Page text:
I made this list for my own use and thought I would share it with you all. This is a list of native plants found in the South Puget Sound that can be grown by using live stakes or hardwood cuttings. If you don't know live stakes are where you take a hardwood cutting (requires several nodes) and then push it / pound it down into the ground with several nodes under the surface and at least one above the surface. Hardwood cuttings are smaller (generally) than live stakes and are placed in a pot until the roots develop. I tend to blur the line between these two methods and have just taken hardwood cuttings and carefully stuck them in the ground. I'm also experimenting with growing some species not on this list as live stakes - if these work I will add them to the list. I'm also trying to grow some of the ones listed as hardwood cuttings only as live stakes.
Native plants can be difficult to find in nurseries and it can be expensive to purchase them in mass. I have found that using cuttings and live stakes can be a very easy and cheap way to grow a lot of these plants. Live stakes generally need to be harvested in the fall or winter and placed in the ground as soon as possible. Hardwood cuttings, if you are growing them in a pot, can be taken throughout the year depending on the species and its growing habit. Live stakes are the easiest and I'm trying to use this method as much as possible. So far this season I have installed around 300 live stakes on my property. Most of these are willows but I have a few other types that I have also installed.
I have also purchased bareroot native plants that can be live staked so I will have a source on my property that I can easily take live stakes from to expand my plantings later on. Some of these are difficult to find in large numbers out in the wild so by purchasing them as bareroots and getting them going on my land I won't have to search for them in the future. When I do this I try to order a fair number (I planted 50 black twinberry as bareroots this year) so I have a decent genetic base to start from for my live stake harvests.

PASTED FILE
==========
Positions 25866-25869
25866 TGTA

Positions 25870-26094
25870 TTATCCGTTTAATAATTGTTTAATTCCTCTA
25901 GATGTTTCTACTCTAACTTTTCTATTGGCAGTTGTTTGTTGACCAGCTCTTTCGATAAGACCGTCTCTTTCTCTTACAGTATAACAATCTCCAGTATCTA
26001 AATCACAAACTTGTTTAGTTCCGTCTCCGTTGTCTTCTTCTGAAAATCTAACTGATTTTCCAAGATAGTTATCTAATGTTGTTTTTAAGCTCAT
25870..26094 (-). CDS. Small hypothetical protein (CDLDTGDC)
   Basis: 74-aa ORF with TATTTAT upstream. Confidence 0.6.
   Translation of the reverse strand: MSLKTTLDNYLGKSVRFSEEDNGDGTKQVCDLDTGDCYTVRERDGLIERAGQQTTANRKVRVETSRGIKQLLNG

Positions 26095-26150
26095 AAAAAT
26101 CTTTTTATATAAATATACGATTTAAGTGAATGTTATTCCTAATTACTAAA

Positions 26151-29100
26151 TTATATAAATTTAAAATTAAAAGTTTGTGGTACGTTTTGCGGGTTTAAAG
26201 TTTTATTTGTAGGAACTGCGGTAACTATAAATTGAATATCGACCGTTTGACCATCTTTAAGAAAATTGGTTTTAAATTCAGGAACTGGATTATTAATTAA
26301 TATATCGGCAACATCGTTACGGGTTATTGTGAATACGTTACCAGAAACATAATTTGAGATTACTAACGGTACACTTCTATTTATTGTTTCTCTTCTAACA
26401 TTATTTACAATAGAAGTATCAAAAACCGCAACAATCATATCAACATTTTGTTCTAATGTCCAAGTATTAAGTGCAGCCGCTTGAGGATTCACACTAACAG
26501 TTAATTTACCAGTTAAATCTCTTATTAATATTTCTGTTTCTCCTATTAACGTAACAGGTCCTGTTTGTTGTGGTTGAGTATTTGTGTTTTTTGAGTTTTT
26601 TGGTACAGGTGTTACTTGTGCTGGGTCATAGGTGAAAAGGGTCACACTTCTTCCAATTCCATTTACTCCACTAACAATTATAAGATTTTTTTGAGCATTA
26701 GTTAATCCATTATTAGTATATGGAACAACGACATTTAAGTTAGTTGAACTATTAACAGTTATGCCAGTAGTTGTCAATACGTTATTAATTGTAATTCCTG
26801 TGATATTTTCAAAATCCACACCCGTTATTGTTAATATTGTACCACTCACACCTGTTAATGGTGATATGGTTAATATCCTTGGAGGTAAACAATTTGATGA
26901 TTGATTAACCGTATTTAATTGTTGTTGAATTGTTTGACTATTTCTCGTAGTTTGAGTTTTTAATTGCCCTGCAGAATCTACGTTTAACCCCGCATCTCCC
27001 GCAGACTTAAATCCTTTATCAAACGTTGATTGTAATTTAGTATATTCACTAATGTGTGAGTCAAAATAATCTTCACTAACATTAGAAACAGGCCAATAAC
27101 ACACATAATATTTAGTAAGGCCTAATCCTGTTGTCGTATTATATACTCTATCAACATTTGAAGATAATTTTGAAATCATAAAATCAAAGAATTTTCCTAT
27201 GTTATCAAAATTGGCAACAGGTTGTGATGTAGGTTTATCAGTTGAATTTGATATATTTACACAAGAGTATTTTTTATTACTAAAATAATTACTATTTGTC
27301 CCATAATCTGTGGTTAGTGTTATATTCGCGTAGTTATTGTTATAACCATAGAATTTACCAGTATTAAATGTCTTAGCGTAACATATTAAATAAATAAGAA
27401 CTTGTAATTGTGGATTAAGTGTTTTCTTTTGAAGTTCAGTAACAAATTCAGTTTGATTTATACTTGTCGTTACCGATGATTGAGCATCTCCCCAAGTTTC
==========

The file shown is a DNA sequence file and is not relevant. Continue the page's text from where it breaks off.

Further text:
Be careful not to over harvest from any specific plant - I have heard that you should not take any more than 1/20th of a plant. Also, use clean and sharp cutting tools to help keep the main plant healthy. Also, know the area you are harvesting from and make sure it is allowed. I tend to find good sources of plants along roadsides (where they get cut back anyways) and from friendly landowners.
I have also used these methods with some non-native plants but I wanted to focus on the native ones for this post. Recently, I took cuttings from female seaberry plants and just stuck them in the ground - so far they all seem to be surviving and are budding out. Went from 1 female plant to over 20 if they all survive.
Here is the list (common name, scientific name, my notes):
Julia Winter wrote:Do you need rooting compound for the hardwood cuttings? I've heard you can make some from willow cuttings.
All the ones listed above should root without the need for a rooting compound but I'm sure it would increase your success rate. So far I have not been using any of the rooting compound and I'm having fairly good success. I would add that one reason I'm growing a large willow patch is to being able to harvest shoots to make a rooting solution. I have never done that but it seems like a good idea and for more challenging species it could be a big help. I have also heard that dipping the cuttings into honey helps but I'm not sure how it compares to using willows to promote rooting.
laurie branson wrote:
Thanks so much for sharing this info. I've also been checking out the work you've been doing on your farm - it's quite impressive!
Thank you! I hope the info is helpful! Little update on one of my experiments. I have some bitter cherry cuttings that I stuck in a pot filled with potting soil that appear to be leafing out. Have to see they get roots but if they do it will be another plant to add to the list. I'm excited about these because my Dad cut them and just tossed them in a slash pile for a fair bit before I got them. They stayed wet but still is a bit surprising for them to still be viable. So far 4 out of 6 shoots are showing good signs of life.